Israel's civil service bill distorts 64 years of Palestinian history
A new bill is being debated in the Israeli Knesset: compulsory civil service for all citizens, including Palestinians and ultra-Orthodox Jews, the two groups that have been exempt. If passed, the bill would force every 18-year-old citizen who is exempted from military service to serve in another public institution for between one and two years.
Recently, the committee appointed by the government to discuss the issue suggested civil service for all. Whether that becomes compulsory will probably be determined this week.
In 2008, about 250,000 Palestinian citizens of Israel signed a petition rejecting compulsory civil service, the largest such petition in history, and a wide coalition of youth groups and civil society organisations have campaigned against the service under the motto: "We won't serve our oppressor."
As Palestinians and as citizens, we have every reason to revolt against the state. Our tools in the international arena remain limited. Since the Oslo Accords, the PLO stopped advocating for the rights of Palestinian citizens of Israel, and the international community remains incapable of challenging Israel's "internal affairs".
For decades, we have conducted our struggle, by ourselves, for the rights of our people: equality, freedom and return. We demonstrate, lobby, campaign, sign petitions, appeal to Israeli courts and produce reports. In the past, we have challenged particular policies within a system that we never believed would treat us equally. This civil service bill might be an opportunity to challenge the whole system.
Israel promotes meaningless soundbites on the issue: "taking equal part in the state's burden", or "citizens should volunteer". But our opposition involves our relationship with the state since its creation, our Nakba in 1948.
Despite 64 years of Israeli attempts to wipe us off the map, to destroy and distort our identity, to erase the history of the land, we managed to remain, maintain our identity, and revive our narrative, culture and unity. Unsurprisingly, this effort has always been seen by the Israeli government as a threat.
Mandatory civil service for Palestinians is a continuation of our longstanding struggle. It is another attempt to remove young people from their identity and bring them closer to the system, and, in the long term, to the military doctrine. Gabi Ashknazi, the former Israeli military chief explained in 2010: he wanted to see "all citizens age 18 coming to one hall" with the military given first choice about who would fit into the army and who would not. Those that didn't make the cut will be obligated to do other kinds of civil service.
Israel intends to use this project to shift the discussion away from its responsibility to guarantee equality for all citizens. It aims to justify its racist system by putting the onus of 64 years of discrimination on Palestinians for not fulfilling their obligations to the state.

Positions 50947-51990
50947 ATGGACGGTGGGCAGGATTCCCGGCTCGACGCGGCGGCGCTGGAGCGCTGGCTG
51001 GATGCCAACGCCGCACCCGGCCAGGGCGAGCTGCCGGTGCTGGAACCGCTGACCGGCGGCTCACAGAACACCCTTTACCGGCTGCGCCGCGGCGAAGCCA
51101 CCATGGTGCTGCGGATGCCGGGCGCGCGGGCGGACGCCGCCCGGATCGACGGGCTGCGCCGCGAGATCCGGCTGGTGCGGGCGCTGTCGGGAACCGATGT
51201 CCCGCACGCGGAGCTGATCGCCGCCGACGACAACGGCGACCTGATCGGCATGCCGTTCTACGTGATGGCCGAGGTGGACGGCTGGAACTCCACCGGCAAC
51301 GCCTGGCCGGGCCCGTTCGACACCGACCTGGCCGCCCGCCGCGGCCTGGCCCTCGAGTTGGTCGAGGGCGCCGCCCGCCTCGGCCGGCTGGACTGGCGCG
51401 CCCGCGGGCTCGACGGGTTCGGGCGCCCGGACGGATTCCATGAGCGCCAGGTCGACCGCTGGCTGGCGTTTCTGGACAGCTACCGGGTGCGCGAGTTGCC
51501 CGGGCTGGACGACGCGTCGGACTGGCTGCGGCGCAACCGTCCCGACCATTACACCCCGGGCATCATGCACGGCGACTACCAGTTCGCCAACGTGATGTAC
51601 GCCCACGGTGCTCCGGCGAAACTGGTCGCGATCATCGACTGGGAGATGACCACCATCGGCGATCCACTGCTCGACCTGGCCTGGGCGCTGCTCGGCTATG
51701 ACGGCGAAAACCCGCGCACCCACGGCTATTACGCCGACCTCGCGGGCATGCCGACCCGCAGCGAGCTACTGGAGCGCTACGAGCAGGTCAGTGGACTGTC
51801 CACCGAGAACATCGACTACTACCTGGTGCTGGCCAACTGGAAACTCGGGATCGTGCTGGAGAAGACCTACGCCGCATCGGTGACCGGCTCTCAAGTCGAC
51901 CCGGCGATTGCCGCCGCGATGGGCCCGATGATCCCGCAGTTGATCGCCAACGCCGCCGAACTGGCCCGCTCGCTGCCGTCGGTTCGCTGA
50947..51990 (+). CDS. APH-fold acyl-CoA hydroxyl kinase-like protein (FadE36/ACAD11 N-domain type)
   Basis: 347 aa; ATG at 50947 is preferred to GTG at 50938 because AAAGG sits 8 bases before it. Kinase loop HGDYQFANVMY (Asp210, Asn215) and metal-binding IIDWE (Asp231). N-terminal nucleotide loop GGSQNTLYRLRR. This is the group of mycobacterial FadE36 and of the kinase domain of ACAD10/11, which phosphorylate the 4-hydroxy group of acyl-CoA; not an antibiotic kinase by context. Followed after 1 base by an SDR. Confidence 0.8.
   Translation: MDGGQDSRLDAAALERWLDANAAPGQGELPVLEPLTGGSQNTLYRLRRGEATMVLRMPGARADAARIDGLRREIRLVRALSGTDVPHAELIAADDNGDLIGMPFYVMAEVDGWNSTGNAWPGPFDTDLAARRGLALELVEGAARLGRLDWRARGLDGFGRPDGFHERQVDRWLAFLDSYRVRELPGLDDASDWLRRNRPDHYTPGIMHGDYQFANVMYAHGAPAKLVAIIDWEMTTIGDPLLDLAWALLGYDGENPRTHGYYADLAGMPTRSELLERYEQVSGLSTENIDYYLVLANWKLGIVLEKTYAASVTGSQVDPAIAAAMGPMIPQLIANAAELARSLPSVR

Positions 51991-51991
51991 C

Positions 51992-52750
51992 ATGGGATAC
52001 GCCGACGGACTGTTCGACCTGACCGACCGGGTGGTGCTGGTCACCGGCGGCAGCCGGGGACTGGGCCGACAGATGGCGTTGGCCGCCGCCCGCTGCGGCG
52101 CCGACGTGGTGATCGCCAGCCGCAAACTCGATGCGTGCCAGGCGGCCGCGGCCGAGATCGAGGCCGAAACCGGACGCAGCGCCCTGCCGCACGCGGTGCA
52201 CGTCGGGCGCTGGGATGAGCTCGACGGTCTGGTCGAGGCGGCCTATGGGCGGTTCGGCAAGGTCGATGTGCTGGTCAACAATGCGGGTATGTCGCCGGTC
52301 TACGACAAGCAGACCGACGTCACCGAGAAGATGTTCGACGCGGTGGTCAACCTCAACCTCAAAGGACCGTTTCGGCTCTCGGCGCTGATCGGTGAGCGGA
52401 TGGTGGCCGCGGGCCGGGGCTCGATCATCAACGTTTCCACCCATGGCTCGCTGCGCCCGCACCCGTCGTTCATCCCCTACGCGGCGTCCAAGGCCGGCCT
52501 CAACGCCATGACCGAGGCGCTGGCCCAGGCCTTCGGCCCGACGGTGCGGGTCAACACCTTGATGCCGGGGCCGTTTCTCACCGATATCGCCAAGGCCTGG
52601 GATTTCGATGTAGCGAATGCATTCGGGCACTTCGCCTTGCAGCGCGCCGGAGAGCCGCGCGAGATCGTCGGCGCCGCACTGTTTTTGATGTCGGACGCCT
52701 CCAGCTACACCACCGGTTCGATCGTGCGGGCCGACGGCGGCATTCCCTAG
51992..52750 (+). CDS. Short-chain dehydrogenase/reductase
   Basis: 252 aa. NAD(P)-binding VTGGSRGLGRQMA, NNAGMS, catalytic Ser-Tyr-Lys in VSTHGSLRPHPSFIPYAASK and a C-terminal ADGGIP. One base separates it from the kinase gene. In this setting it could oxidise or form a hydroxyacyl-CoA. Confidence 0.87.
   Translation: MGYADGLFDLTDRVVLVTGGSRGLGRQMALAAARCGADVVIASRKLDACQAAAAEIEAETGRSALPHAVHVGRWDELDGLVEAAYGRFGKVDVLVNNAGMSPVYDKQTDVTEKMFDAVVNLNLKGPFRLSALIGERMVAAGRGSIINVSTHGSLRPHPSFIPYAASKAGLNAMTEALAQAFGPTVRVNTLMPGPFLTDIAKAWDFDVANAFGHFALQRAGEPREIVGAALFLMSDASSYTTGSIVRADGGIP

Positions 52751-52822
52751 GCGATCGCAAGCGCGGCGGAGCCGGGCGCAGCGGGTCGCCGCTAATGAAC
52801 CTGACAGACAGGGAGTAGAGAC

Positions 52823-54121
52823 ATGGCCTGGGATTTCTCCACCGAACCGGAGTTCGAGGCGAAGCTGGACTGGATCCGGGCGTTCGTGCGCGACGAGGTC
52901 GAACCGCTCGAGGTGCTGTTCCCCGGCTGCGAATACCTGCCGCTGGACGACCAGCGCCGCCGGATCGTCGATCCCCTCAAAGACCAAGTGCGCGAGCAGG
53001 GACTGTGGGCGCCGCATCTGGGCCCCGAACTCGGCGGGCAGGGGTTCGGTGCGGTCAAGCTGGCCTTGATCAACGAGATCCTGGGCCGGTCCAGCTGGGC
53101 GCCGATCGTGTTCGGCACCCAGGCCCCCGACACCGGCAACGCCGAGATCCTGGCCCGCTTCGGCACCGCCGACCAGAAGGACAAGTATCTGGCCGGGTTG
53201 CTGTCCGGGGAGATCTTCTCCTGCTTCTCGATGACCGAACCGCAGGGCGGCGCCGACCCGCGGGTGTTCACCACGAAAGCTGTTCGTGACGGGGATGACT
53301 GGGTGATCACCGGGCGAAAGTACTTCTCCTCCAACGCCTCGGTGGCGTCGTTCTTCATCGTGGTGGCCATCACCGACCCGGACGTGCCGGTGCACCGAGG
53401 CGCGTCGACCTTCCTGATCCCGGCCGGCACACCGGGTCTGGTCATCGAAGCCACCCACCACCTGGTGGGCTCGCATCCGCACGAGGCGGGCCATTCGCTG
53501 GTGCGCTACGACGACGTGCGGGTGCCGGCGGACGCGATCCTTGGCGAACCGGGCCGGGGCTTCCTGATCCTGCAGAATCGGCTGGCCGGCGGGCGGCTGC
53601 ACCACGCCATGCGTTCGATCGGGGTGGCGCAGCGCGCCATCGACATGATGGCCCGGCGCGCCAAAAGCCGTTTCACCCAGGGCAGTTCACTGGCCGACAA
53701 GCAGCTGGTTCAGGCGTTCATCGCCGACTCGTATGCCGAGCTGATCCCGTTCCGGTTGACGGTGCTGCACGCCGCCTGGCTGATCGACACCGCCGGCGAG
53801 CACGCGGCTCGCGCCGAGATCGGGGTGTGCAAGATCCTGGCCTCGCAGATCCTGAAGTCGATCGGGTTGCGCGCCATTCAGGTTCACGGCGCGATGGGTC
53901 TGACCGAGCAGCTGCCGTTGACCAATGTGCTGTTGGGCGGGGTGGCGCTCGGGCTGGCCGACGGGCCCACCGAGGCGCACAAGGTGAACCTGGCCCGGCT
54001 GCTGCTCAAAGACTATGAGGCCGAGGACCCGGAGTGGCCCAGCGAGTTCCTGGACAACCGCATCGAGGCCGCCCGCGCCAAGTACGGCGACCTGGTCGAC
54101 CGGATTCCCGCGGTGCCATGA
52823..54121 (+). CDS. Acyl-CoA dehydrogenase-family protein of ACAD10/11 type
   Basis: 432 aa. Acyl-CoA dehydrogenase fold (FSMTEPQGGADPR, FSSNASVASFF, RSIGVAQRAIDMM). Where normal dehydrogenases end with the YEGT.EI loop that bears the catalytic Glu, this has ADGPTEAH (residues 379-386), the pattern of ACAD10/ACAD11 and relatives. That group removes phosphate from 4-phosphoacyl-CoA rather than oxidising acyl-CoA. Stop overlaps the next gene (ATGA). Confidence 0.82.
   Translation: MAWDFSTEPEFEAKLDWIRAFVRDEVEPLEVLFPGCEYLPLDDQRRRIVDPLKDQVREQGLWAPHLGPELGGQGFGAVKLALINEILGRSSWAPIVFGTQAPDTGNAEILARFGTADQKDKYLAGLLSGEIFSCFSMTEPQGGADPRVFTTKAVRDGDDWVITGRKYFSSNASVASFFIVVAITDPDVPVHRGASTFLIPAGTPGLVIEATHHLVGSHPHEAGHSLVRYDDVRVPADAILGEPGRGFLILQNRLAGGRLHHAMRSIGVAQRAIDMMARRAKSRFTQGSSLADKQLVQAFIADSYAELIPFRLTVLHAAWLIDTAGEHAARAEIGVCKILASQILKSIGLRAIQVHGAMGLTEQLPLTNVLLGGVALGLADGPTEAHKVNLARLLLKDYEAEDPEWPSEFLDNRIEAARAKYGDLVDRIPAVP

However, there are at least two lingering questions that challenge this claim: how would the government explain that the Druze community in Israel does compulsory military service but does not enjoy full equality with their Jewish military "comrades"? And why have ultra-Orthodox Jews been exempted from military and civil service but receive government funds?
In the liberal democratic concept of citizenship, the rights of citizens are absolute. Obligations according to the same concept are defined mainly as paying taxes and respecting the law. Palestinians fulfil those obligations. However, Israel is now trying to attach rights to only one duty: civil service.
During this discussion on civil service, the Palestinian community was not consulted or involved in decision making on an issue that affects our basic rights, as is required by international law.
At the same time, the civil service campaign has attempted to portray Palestinians as passive citizens who do not want to volunteer and serve our communities.
However, large numbers of Palestinian youth volunteer in numerous civil society organisations where they are welcomed with no loyalty tests, but on the basis of a set of universal values. The challenges we face in promoting volunteerism among young people are similar to those in most societies, especially in an era of wild consumerism and the "NGO-isation" of civil society.
Israel's patronising attitude that it knows what is best and its claim to care for the Palestinian minority's interest are ridiculous in light of the continued discrimination in all aspects of life. Israel should be investing the huge civil-service administration budget in our education system, building the missing 8,000 classrooms in Arab schools, as well as investing in industrial zones in Arab cities and developing the 45 unrecognised villages in the Negev. The list goes on and on.
To most Palestinians, compulsory civil service lacks any positive aspect. Based on our long and painful experience with the state, we have all the reasons to refuse this patronising attitude. If the bill passes, it will be a historic opportunity for collective civil disobedience challenging the whole system. Civil service would not be the cause; it would be the straw that breaks the camel's back.
Abir Kopty is a former city council member of the Nazareth municipality, and the former spokesperson for Mossawa, an advocacy centre for Palestinian citizens in Israel